Fig 2 - available from: BMC Psychiatry
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Flowchart of patient and healthy control recruitmen. Excluded cases terminated early, reported implausible values or had a single diagnose of alcohol abuse or eating disorder. Abbreviations: BRS = Brief Resilience Scale, GPAQ = General Physical Activity Questionnaire, PHQ = Patient Health Questionnaire, PSS = Perceived Stress Scale, SAM ratings = Self-Assessment Manikin for emotional analytic ratings. (…) indicates that there were questionnaires at the indicated point in the study design not analyzed in the current study but in [32]

Flowchart of patient and healthy control recruitmen. Excluded cases terminated early, reported implausible values or had a single diagnose of alcohol abuse or eating disorder. Abbreviations: BRS = Brief Resilience Scale, GPAQ = General Physical Activity Questionnaire, PHQ = Patient Health Questionnaire, PSS = Perceived Stress Scale, SAM ratings = Self-Assessment Manikin for emotional analytic ratings. (…) indicates that there were questionnaires at the indicated point in the study design not analyzed in the current study but in [32]

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Background: Patients with somatoform, depressive or anxiety disorders often don't respond well to medical treatment and experience many side effects. It is thus of clinical relevance to identify alternative, scientifically based, treatments. Our approach is based on the recent evidence that urbanicity has been shown to be associated with an increa...

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... Medicine) at Innsbruck Medical University at the inpatient or outpatient clinic. We included mainly patients with the diagnosis of somatoform, depressive and anxiety disorders. For the present analysis participants who terminated the questionnaire early i.e. prior to the Self-Assessment Manikin (SAM) ratings (missing data n = 436, Fig. 2) were excluded from the study. This high drop-out rate was mainly due to the fact that SAM ratings of emotional analytics were performed as the final phase of the questionnaire and it was not possible to skip questions. Comparison of participants terminating early with those included in the data analysis showed that the former were ...
Context 2
... differences in age (effect size d = 0.34) and sex distribution (odds ratio = 1.37) were comparatively small. Furthermore participants that reported implausible values (n = 8), screened positively for alcohol abuse only (n = 54) or for an eating disorder only (Anorexia nervosa and Bulimia nervosa; n = 33) were excluded from the present analysis (Fig. 2). In Anorexia nervosa or Bulimia nervosa it is known that high levels of PA are used as tool for losing weight and therefore are an expression of disease. Therefore, these patients were excluded [3]. There were 4 to 13% missing values for individual SAM ratings. The 498 participants included in the present analysis consisted of two ...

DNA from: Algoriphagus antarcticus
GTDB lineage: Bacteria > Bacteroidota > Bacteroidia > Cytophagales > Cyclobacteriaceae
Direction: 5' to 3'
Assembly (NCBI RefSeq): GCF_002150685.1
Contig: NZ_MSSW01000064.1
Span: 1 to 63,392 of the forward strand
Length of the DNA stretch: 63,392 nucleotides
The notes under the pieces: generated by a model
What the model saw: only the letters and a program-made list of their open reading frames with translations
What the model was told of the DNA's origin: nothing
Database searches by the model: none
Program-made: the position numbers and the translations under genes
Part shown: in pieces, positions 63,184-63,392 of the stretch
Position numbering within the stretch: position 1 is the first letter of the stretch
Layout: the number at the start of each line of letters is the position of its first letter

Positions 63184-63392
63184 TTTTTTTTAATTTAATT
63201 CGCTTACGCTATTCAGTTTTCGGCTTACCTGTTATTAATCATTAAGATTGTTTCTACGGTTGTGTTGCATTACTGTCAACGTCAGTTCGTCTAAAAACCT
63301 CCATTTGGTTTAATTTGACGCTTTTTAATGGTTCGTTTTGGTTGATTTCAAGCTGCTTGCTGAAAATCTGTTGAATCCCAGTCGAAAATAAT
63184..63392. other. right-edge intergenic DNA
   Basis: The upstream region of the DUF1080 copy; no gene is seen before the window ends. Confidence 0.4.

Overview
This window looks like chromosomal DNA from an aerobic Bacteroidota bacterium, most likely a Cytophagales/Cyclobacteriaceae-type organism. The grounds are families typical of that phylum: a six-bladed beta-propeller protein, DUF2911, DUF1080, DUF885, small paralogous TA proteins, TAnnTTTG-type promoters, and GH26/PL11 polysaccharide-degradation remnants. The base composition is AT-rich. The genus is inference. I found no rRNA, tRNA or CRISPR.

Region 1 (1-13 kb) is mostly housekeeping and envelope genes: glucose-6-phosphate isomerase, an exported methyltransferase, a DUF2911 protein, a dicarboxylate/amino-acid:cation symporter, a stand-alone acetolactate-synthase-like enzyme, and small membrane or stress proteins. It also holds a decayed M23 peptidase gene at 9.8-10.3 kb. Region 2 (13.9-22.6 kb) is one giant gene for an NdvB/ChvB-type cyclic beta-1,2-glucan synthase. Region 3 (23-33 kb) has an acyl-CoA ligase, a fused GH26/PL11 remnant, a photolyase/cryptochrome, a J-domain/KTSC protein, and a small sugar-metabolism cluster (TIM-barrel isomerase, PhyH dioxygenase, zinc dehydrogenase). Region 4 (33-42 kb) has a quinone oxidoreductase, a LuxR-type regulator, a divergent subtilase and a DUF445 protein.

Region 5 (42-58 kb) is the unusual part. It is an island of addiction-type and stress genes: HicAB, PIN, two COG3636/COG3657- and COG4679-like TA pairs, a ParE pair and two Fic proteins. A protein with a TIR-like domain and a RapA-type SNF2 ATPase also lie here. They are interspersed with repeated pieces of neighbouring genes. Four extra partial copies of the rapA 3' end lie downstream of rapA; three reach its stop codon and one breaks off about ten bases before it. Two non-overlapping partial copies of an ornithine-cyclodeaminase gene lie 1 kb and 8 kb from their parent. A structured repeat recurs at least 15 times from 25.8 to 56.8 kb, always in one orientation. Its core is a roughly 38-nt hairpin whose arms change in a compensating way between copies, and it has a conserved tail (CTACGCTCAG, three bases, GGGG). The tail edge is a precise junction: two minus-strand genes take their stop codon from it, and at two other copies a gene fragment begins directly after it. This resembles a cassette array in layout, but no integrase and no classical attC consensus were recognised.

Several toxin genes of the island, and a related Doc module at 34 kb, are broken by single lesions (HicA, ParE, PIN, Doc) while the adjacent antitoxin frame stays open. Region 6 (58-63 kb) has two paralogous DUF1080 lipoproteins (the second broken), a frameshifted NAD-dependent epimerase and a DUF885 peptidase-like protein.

Citations

... Several intervention studies were identified [24][25][26][27][28][29][30][31][32][33][34][35][36][37][38][39]. Of them, a minority included patients with MDD only [24][25][26][27][28][29], and the majority [21,[30][31][32][33][34][35][37][38][39] recruited mixed samples including patients with depressive disorders, although separate results for that group were not reported. ...
... In a laboratory investigation, Hüfner et al. [36] exposed healthy controls and patients with mental disorders, such as somatoform, depressive, and anxiety disorders, to visual stimuli from alpine environments vs. neutral stimuli. A positive effect of alpine vs. neutral visual stimuli, assessed by Self-Assessment Manikin, was observed on emotional analytics for both groups. ...
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Recent lifestyles changes have favored increased time in contact with screens and a parallel reduction in contact with natural environments. There is growing awareness that nature exposure and screen time are related to depression. So far, the roles of how these environmental lifestyles affect depressive symptoms and disorders have not been reviewed simultaneously. The aim of this review was to gather the literature regarding the role of nature exposure and screen time in depression. An emphasis was made on clinical samples of patients with well-defined depression and the different methodological approaches used in the field. A second goal was to suggest an agenda for clinical practice and research. Studies were included if they assessed depressive symptoms in patients with a clinical diagnosis of depression. An overview of the published literature was conducted using three scientific databases up to December 2021. Several interventions involving nature exposure have shown positive effects on depressive symptoms and mood-related measures. The most consistent finding suggests that walks in natural environments may decrease depressive symptoms in patients with clinical depression. Less researched interventions, such as psychotherapy delivered in a forest or access to natural environments via virtual reality, may also be effective. In contrast, fewer observational studies and no experimental research on screen time have been conducted in patients with clinical depression. Thus, recommendations for practice and research are also discussed. Scarce research, diverse interventions, and several methodological shortcomings prevent us from drawing conclusions in this area. More high-quality experimental research is needed to establish interventions with proven efficacy in clinical depression. At this stage, it is too early to formulate practice guidelines and advise the prescription of these lifestyles to individuals with depression. The present findings may serve as a basis to develop strategies based on nature exposure and screen time targeting clinical depression.